Some San Francisco surgeons are using brain tumors to create special vaccines that they believe will extend the lives of the same patients those tumors are killing.
Some consider it a miraculous experiment, while others argue that it's too good to be true. But retired police Officer Barbara Hammerman calls it her last resort. At 46, she has lost her vision because of her brain tumor.
Hammerman is not alone. One in 174 men and women will be diagnosed with cancer of the brain and other nervous system during their lifetime, according to the American Cancer Society.
"If I go to this side, I can see all of this OK," she said while moving her hand back and forth in front of her face. "But right there? I can't see anything. I can't see my hand at all."
Hammerman used to enjoy a healthy and athletic life. She craved the excitement of sports and the San Mateo, Calif., police department where she worked for decades as the first openly gay officer.
"It wasn't my goal to show everybody I was a gay police officer," she said. "I just wanted to be a great cop."
Hammerman worked her way up to lieutenant because she was sharp enough to handle the media on crime cases.
Today, Hammerman grasps for words and can barely piece together simple thoughts. After her brain cancer diagnosis nearly two years ago, she became disoriented and unfocused.
"What am I saying it's difficult to remember things and stuff," she said.
After surgery to remove the tumor, Hammerman's prognosis wasn't very good.
"She was only given nine months to live," said her partner, Frances Grunder.
Hammerman survived those nine months, but more tumors appeared. She received new hope when she met neurosurgeon Andrew Parsa at the University of California, San Francisco.
Parsa is running a clinical trial with 60 patients and a few other surgeons.
They send brain tumors to a biotech company called Antigenics where vaccines are created from an individual tumor's healthy protein, then injected back into the same patient.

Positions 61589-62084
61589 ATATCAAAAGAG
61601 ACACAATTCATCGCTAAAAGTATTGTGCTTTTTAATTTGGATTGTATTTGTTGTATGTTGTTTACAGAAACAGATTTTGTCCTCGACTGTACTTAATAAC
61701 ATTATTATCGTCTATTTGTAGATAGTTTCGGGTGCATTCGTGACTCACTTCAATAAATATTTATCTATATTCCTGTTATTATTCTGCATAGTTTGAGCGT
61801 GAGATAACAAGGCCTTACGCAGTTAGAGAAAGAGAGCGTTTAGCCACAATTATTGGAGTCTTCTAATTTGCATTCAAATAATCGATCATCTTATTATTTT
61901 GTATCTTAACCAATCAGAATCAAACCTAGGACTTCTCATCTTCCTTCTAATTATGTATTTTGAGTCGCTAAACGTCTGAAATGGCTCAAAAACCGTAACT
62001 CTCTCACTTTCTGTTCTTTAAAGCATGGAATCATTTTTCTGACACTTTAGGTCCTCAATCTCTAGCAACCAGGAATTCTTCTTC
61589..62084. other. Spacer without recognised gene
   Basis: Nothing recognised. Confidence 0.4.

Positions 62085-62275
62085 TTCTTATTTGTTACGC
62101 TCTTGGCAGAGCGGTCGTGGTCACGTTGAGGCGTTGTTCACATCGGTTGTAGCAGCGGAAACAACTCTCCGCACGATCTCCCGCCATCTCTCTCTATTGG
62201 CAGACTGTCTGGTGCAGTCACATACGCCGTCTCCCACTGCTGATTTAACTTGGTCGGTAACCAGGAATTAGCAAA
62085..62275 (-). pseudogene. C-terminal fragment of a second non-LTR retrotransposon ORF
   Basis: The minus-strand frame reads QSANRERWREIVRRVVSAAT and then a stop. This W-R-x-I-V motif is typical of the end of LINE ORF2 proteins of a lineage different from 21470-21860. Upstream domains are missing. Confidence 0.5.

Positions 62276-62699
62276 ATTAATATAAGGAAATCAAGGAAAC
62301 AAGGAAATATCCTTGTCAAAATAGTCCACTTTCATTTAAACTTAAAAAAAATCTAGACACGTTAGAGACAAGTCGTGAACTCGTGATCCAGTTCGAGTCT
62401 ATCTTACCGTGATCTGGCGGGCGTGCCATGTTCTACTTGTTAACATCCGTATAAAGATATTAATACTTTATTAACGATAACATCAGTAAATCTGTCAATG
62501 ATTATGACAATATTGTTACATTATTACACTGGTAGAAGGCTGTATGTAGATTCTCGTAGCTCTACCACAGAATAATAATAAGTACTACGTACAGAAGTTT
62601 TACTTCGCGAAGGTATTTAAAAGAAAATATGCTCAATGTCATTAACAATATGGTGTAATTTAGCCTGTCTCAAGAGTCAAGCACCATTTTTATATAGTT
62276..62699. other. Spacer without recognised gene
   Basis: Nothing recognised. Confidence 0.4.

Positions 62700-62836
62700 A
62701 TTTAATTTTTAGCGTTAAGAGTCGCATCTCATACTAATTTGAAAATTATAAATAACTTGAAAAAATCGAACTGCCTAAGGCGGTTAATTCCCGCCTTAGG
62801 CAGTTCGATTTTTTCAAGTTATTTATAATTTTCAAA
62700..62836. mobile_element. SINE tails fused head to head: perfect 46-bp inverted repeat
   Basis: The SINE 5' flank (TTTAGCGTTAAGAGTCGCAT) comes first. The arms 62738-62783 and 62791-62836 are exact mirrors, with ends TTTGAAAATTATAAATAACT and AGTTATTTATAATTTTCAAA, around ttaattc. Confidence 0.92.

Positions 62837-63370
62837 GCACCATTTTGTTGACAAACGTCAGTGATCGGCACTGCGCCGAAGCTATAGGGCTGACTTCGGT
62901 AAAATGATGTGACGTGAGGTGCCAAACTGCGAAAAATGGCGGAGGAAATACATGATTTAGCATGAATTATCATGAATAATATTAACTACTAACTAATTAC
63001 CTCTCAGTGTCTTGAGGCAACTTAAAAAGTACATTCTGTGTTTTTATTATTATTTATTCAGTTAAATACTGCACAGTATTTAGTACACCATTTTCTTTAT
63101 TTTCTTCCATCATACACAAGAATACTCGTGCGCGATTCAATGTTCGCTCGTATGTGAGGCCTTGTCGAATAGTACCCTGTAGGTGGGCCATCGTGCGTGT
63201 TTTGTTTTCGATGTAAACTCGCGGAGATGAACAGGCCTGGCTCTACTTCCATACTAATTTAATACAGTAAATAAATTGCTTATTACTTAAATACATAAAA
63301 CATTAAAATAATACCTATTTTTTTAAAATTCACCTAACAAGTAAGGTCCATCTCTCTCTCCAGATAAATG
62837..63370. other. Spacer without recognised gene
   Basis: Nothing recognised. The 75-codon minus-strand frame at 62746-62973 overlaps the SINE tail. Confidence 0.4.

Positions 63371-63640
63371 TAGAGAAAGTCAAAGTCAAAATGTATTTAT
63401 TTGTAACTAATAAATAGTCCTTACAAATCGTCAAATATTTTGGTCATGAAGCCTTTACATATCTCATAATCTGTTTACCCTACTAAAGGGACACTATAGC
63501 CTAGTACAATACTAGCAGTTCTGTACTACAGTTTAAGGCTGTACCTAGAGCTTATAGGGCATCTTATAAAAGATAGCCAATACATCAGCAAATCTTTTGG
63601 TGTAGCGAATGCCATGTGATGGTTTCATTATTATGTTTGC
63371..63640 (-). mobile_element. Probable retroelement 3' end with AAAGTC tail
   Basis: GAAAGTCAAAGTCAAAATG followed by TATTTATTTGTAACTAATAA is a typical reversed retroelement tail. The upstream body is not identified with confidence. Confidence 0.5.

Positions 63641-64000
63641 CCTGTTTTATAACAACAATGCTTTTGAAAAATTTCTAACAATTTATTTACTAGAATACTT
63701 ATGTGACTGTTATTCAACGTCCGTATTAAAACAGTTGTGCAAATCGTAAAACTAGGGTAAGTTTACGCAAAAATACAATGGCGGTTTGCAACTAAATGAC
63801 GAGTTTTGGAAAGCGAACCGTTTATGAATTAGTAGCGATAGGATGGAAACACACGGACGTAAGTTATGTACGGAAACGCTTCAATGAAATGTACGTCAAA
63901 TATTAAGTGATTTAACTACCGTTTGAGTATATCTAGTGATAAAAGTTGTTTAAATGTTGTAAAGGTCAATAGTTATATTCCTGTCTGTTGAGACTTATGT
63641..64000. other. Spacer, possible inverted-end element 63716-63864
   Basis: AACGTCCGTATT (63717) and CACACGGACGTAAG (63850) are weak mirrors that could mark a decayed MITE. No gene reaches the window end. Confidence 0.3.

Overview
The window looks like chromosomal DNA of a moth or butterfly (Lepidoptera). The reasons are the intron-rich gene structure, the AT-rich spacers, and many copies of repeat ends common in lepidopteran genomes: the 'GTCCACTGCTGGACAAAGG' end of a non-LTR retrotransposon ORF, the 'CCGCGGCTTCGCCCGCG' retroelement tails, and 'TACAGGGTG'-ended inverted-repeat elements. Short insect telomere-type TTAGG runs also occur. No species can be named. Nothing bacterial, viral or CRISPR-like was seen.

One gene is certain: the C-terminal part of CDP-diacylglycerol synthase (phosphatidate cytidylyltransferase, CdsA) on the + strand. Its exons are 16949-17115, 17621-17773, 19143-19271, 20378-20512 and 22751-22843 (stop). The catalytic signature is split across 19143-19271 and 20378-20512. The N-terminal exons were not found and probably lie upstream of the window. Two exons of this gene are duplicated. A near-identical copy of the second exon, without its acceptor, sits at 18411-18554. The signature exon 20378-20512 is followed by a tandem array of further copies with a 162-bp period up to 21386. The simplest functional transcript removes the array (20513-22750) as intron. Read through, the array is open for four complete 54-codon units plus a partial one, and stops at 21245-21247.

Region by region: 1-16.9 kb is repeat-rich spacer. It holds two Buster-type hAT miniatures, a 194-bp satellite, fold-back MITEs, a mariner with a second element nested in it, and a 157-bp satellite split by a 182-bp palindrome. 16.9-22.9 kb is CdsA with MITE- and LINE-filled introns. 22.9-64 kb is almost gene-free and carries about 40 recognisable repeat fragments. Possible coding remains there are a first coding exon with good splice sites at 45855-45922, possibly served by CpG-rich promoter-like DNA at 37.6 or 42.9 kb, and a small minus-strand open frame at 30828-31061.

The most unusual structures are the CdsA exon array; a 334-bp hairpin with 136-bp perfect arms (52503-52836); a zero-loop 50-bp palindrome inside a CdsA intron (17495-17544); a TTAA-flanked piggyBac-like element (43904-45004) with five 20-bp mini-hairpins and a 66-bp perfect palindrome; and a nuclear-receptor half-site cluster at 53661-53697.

"Our hope is that by using our vaccines, we can make the immune system of the patient fight the cancer and, by fighting the cancer, we can give them a long-term cure," Parsa said. "It's exciting. We're seeing something for the first time. It's like man walking on the moon."
But some experts are still skeptical.
"This is a therapeutic vaccine, which is used to stimulate the immune system to fight the disease the patient already has, in this case cancer," said ABC News medical editor Dr. Tim Johnson. "This kind of treatment has not been successful so far. As one expert told me, 'None have crossed the finish line yet.'" When the tumor is removed, Parsa said the space it leaves fills up with spinal fluid. He said each customized vaccine would only work on the patient it came from. It is too soon to tell whether it will work on brains, but it has been effective on some patients with skin and kidney cancers.
"The idea here is that individualized vaccines will be able to stimulate an immune system attack [on] tumor cells without damaging the patient's normal healthy cells and there have been hints of response in trials in several different cancers, such as skin and kidney cancers," Johnson said, "such as brain cancer, will react."
Hammerman figured she had nothing to lose and elected to try the vaccines. "Good Morning America" was allowed inside the operating room where it took Parsa three hours to remove two tumors from Hammerman's brain.